It should further be noted that the City's code enforcement staff was successful in obtaining code compliance for several properties in the North Burien shortly after annexation without the City incurring any abatement costs other than staff time. These properties were being used as hangouts for various illegal activities, had been of significant concern to law enforcement officers for a long time, and had not been brought into compliance by King County code enforcement.


Cost of Abandoned Residential Properties

At the March 18 Council meeting, Councilmembers asked staff for information in response to the public comment from Dick West about the cost to the City of eight abandoned residential properties and 50-100 other such properties throughout Burien.

Mr. West showed the Council photos and eight apparently they can houses. He said, “According to the FDIC each of these houses cost the city $34,000 in lost revenue and surrounding home values go down by $220,000”. He further said that these losses occur every year. Apparently extrapolating these amounts, Mr. West then said, “These eight houses on the screen have cost the city $589,000 in lost revenue in the last three years. The residents of Burien have lost $208,125,000 in net worth last year above and beyond our surrounding municipalities, because the City refuses to take action against these types of houses.”

Staff has reviewed the FDIC website and found the following statements, which were based on 2005 Chicago studies:

“Homes in foreclosure that become vacant provide sites the crime and other neighborhood problems. One foreclosure can impose up to $34,000 in direct costs on local government agencies, including inspections court actions police and fire department efforts, potential demolition, unpaid water and sewage, and trash removal....One foreclosure can result in as much as an additional $220,000 and reduce property value and home equity for nearby homes.”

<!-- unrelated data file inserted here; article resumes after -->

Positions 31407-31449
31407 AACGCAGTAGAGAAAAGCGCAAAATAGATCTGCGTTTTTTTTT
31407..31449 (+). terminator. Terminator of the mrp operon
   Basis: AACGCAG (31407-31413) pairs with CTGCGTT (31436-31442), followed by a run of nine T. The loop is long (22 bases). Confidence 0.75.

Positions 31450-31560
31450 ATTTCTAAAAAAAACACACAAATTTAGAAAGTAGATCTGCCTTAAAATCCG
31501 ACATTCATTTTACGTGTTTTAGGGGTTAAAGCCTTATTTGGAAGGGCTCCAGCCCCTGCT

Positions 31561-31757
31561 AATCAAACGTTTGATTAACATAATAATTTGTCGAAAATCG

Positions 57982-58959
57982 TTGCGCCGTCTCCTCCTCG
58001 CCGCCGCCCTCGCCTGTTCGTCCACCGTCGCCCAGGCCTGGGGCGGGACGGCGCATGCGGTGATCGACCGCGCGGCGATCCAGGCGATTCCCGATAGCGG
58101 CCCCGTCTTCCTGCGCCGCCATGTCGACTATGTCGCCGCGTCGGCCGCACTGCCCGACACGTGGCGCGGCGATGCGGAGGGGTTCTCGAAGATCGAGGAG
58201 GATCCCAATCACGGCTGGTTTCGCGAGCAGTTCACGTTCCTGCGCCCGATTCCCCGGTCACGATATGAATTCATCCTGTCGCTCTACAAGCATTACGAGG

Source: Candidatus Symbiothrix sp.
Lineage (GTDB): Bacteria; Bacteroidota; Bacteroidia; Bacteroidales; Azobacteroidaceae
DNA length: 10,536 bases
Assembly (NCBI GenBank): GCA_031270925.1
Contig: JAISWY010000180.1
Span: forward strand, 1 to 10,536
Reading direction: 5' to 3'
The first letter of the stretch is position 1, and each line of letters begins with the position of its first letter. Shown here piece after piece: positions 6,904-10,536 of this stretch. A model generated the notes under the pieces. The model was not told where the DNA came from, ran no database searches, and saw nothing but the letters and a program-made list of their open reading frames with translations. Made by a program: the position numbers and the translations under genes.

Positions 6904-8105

Thus, as actually stated on FDIC website, the $34,000 figure does not represent annual lost revenue to city government nor does the $220,000 figure represent annual property value reduction in Burien. Although city staff does not disagree that abandoned foreclosed homes are a significant problem, Mr. West calculated total cost attributed to this problem are difficult to substantiate.

Staff has also reviewed the eight houses reference by Mr. West. All are apparently up to date on King County property tax payments. One of the eight (#6) is an active code enforcement case. Three of the eight (#1,37) are closed code enforcement cases that have been brought into compliance. Four of the eight #2,4,5,8) have never been reported to City code enforcement.

Thus, the record contradicts Mr. West's statement that the city refuses to take action against these types of houses.